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Altera_Forum
Honored Contributor I
754 Views

How to create a generic sum?

Hello folks, 

 

I'm stuck at the idea how to optimize my code. Hope to get any help from you. 

My code is to make a generic sum 

y = a(1) + a(2) + a(3); 

I would like to make it like: 

 

n <= 3; 

process(y) 

begin 

---for i in 1 to 3 loop 

------y <= y + a(i); 

---end loop; 

end process; 

 

Of course it will cause combinational loop :( 

I dont know how to do that sum without rewrite the program. 

I meant when I need to change the length of a. 

Need your help, 

Thanks
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7 Replies
Altera_Forum
Honored Contributor I
36 Views

 

--- Quote Start ---  

Hello folks, 

 

I'm stuck at the idea how to optimize my code. Hope to get any help from you. 

My code is to make a generic sum 

y = a(1) + a(2) + a(3); 

I would like to make it like: 

 

n <= 3; 

process(y) 

begin 

---for i in 1 to 3 loop 

------y <= y + a(i); 

---end loop; 

end process; 

 

Of course it will cause combinational loop :( 

I dont know how to do that sum without rewrite the program. 

I meant when I need to change the length of a. 

Need your help, 

Thanks 

--- Quote End ---  

 

 

Assuming you mean (n) will vary as "generic" per compile then one way is to declare a a large adder to accommodate max (n) then wire up per compile. 

 

e.g. 

 

sum <= A(1) + A(2) +A(3) +A(4) +A(5) + A(6) + A(7); -- 7 is max n 

 

then for a given compile with n set to 3: 

 

for i in 1 to 3 loop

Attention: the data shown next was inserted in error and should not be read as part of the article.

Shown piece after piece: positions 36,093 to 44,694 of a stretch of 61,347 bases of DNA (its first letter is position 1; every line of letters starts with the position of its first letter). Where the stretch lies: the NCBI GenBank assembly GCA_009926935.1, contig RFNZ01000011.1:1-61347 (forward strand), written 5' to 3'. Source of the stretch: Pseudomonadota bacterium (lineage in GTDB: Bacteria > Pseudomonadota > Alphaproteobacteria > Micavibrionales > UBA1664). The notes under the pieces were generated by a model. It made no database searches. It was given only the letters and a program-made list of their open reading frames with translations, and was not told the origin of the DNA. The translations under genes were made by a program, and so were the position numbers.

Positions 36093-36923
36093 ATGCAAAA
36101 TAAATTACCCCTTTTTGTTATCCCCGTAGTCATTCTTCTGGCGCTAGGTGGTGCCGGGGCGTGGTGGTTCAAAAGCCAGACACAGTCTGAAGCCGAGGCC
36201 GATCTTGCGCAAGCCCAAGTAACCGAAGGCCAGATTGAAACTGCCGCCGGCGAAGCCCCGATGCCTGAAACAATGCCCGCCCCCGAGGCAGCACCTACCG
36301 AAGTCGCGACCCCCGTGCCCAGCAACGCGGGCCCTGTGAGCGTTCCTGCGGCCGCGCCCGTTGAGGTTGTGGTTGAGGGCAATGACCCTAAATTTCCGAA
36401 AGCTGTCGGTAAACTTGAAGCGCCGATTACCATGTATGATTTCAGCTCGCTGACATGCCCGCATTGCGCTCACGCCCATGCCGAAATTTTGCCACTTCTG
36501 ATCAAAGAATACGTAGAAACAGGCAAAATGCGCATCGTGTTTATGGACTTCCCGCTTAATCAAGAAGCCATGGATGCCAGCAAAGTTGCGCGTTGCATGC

A(i) <= a(i); 

end loop; 

 

That way the compiler will optimise off inputs A(4) ~ A(7)
Altera_Forum
Honored Contributor I
36 Views

 

--- Quote Start ---  

Assuming you mean (n) will vary as "generic" per compile then one way is to declare a a large adder to accommodate max (n) then wire up per compile. 

 

e.g. 

 

sum <= A(1) + A(2) +A(3) +A(4) +A(5) + A(6) + A(7); -- 7 is max n 

 

then for a given compile with n set to 3: 

 

for i in 1 to 3 loop 

A(i) <= a(i); 

end loop; 

 

That way the compiler will optimise off inputs A(4) ~ A(7) 

--- Quote End ---  

 

 

Thanks a lot! :)
Altera_Forum
Honored Contributor I
36 Views

To work as expected, the loop must use a variable instead of a signal. Otherwise only the last iteration will be performed.

Altera_Forum
Honored Contributor I
36 Views

 

--- Quote Start ---  

To work as expected, the loop must use a variable instead of a signal. Otherwise only the last iteration will be performed. 

--- Quote End ---  

 

 

Thanks. I realize that a very good way to do it is to use structural. Then, I just connect them together. It's also for obviously programming 

I'll build a library for a adder.
Altera_Forum
Honored Contributor I
36 Views

 

--- Quote Start ---  

Thanks. I realize that a very good way to do it is to use structural. Then, I just connect them together. It's also for obviously programming 

I'll build a library for a adder. 

--- Quote End ---  

 

 

No need to create an adder entity and use a generic. Its a lot more cumbersome. THe for loop will work best.
Altera_Forum
Honored Contributor I
36 Views

 

--- Quote Start ---  

No need to create an adder entity and use a generic. Its a lot more cumbersome. THe for loop will work best. 

--- Quote End ---  

 

 

Yeah, that's right. Thanks :D 

 

P.S: I'm working on DSP applications, so in case of those sums are multipliers, it would be great for later optimization to use structural, isn't it? 

 

Thanks again you 2
Altera_Forum
Honored Contributor I
36 Views

it really depends, mainly on your clock speed. normal VHDL: 

 

a <= b*c; 

 

will work perfectly well at infering multipliers at slower speeds (like up to 250MHz). But if you need to push the multiplier to the limits, you need to be using the megawizard multiplier as inference wont take into account all optimisations. 

 

Also remember you should only do 1 mult per clock.
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